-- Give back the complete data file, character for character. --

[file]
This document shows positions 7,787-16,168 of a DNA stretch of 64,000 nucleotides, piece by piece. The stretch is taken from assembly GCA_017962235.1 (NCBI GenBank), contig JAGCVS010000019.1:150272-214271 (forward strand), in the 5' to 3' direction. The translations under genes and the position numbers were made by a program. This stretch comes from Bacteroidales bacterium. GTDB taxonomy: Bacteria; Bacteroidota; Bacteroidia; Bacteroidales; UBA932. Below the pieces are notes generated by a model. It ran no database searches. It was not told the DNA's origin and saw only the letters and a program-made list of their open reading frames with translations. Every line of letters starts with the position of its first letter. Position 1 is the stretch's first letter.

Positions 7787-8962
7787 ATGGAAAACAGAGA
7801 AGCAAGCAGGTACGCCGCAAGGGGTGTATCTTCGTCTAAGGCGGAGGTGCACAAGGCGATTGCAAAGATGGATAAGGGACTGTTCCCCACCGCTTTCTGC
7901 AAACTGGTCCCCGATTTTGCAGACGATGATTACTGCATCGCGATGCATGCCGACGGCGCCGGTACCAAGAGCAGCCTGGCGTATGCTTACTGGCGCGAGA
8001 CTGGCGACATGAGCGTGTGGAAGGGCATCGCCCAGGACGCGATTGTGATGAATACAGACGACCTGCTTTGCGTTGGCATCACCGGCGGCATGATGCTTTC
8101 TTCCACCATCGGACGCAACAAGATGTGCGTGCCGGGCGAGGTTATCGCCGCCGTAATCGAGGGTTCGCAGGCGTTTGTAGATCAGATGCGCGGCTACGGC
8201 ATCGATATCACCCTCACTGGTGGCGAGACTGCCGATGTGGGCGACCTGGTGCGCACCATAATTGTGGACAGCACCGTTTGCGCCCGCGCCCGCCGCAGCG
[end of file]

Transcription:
This document shows positions 7,787-16,168 of a DNA stretch of 64,000 nucleotides, piece by piece. The stretch is taken from assembly GCA_017962235.1 (NCBI GenBank), contig JAGCVS010000019.1:150272-214271 (forward strand), in the 5' to 3' direction. The translations under genes and the position numbers were made by a program. This stretch comes from Bacteroidales bacterium. GTDB taxonomy: Bacteria; Bacteroidota; Bacteroidia; Bacteroidales; UBA932. Below the pieces are notes generated by a model. It ran no database searches. It was not told the DNA's origin and saw only the letters and a program-made list of their open reading frames with translations. Every line of letters starts with the position of its first letter. Position 1 is the stretch's first letter.

Positions 7787-8962
7787 ATGGAAAACAGAGA
7801 AGCAAGCAGGTACGCCGCAAGGGGTGTATCTTCGTCTAAGGCGGAGGTGCACAAGGCGATTGCAAAGATGGATAAGGGACTGTTCCCCACCGCTTTCTGC
7901 AAACTGGTCCCCGATTTTGCAGACGATGATTACTGCATCGCGATGCATGCCGACGGCGCCGGTACCAAGAGCAGCCTGGCGTATGCTTACTGGCGCGAGA
8001 CTGGCGACATGAGCGTGTGGAAGGGCATCGCCCAGGACGCGATTGTGATGAATACAGACGACCTGCTTTGCGTTGGCATCACCGGCGGCATGATGCTTTC
8101 TTCCACCATCGGACGCAACAAGATGTGCGTGCCGGGCGAGGTTATCGCCGCCGTAATCGAGGGTTCGCAGGCGTTTGTAGATCAGATGCGCGGCTACGGC
8201 ATCGATATCACCCTCACTGGTGGCGAGACTGCCGATGTGGGCGACCTGGTGCGCACCATAATTGTGGACAGCACCGTTTGCGCCCGCGCCCGCCGCAGCG